Third-​​year biology stu­dent Pri­tika Patel squeezed into a closet-​​sized makeshift emer­gency room at a public health clinic in Cape Town, South Africa, to help a woman give birth to twins.

To see an actual birth was com­pletely sur­real,” said Patel, who weighed the newborns.

On co-​​op from Jan­uary to April, Patel worked closely with nurse prac­ti­tioners and low-​​income patients at a clinic in Masipumelele, a town­ship in Cape Town. She mea­sured vital signs, ana­lyzed urine sam­ples and admin­is­tered preg­nancy tests.

The expe­ri­en­tial learning oppor­tu­nity rein­forced her desire to give back by helping patients get well, like her first co-​​op at Brigham and Women’s Hos­pital, in Boston, where she tested hearing in newborns.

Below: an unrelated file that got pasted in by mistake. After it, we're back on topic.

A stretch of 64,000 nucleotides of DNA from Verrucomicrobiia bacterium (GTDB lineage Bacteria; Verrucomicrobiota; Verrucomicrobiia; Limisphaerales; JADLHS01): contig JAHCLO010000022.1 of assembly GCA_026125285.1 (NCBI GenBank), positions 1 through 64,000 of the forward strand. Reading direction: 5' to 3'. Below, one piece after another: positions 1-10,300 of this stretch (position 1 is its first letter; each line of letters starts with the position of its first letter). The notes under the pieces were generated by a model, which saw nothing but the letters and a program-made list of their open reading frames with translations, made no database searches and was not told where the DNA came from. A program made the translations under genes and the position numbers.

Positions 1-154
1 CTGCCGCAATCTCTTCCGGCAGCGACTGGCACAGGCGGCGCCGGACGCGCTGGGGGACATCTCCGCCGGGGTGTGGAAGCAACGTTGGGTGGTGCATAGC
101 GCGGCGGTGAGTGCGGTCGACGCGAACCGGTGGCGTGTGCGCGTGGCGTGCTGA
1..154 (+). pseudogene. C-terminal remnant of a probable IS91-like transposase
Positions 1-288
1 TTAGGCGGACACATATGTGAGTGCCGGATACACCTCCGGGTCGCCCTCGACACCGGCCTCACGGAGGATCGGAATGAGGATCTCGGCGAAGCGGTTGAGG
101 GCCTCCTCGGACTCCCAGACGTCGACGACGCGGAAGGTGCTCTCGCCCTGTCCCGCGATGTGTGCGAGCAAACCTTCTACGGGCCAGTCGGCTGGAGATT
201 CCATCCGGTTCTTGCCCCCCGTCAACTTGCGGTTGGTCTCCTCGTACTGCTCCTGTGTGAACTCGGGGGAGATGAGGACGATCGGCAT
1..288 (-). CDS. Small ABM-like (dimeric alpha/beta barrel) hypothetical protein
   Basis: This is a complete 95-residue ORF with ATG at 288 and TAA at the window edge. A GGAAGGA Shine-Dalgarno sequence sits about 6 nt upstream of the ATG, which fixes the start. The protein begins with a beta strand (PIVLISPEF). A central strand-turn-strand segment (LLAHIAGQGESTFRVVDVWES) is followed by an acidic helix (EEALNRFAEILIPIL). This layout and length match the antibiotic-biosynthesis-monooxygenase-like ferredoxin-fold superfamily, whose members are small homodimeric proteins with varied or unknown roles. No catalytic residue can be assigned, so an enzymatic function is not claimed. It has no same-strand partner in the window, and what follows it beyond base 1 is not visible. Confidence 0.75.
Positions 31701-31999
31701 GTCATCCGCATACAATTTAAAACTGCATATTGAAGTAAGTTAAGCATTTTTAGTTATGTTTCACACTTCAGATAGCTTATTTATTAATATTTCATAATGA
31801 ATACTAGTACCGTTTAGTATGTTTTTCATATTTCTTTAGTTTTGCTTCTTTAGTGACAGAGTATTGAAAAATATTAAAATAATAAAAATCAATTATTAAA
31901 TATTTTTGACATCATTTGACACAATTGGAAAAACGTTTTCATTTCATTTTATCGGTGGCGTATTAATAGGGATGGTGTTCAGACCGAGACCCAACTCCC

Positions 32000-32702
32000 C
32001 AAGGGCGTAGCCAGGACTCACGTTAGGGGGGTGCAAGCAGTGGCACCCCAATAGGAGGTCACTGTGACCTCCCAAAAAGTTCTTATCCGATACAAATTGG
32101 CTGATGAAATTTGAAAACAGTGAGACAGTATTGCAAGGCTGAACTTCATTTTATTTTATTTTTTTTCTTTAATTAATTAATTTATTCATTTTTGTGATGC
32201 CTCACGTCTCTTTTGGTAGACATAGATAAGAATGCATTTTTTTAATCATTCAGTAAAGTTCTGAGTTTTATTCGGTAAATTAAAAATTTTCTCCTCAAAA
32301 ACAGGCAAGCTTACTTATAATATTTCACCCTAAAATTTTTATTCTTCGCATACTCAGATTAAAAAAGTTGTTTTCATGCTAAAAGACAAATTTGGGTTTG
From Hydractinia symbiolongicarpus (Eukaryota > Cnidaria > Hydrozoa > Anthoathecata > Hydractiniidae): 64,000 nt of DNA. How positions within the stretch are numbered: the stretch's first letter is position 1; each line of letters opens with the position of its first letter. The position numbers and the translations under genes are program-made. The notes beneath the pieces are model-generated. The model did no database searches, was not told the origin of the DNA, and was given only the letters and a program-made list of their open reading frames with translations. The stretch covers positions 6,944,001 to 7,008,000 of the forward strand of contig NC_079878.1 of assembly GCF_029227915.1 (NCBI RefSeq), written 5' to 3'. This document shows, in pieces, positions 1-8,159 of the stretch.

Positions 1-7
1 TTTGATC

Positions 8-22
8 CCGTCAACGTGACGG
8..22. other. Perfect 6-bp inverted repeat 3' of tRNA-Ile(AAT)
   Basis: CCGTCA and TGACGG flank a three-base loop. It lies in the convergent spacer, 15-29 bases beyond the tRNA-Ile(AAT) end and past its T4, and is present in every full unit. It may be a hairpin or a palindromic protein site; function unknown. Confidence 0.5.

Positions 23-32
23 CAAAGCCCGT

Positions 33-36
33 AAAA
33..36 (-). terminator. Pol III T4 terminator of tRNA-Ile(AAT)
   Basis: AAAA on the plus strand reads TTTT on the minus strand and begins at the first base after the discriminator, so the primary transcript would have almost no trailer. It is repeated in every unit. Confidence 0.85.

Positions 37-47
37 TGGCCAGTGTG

Since I was 10 years-​​old, I’ve known that I wanted to be a doctor and that I wanted to work in poor areas of the world,” said Patel. “This co-​​op was amazing because it was like a little piece of all the things I said I want to do.”

Many of her patients were infected with HIV or tuber­cu­losis, including one woman who had been HIV pos­i­tive for 14 years. Up to 40 per­cent of the pop­u­la­tion of Masipumelele is infected with either one or both of the diseases.

The HIV pos­i­tive woman had refused to take med­ica­tion. “Some of her friends were on anti­retro­viral drugs and died, so she decided to forego treat­ment and stick to healthful eating and prayer,” said Patel. “She was adamant about not taking med­ica­tion and said she was living for her children.”

In addi­tion to the clinic, Patel vol­un­teered two days a week at the Hokisa Orphanage in Masipumelele where she tutored chil­dren affected by HIV. A 9-​​year-​​old boy named Sive made a par­tic­u­larly strong impact on Patel, who called her friend­ship with the child the “best part of going to South Africa.”

Every week, I got to know him more and more,” said Patel, who shared music on her iPod with her new friend. “He told me about his weekend, and I would tell him about mine. It was so sad to say goodbye.”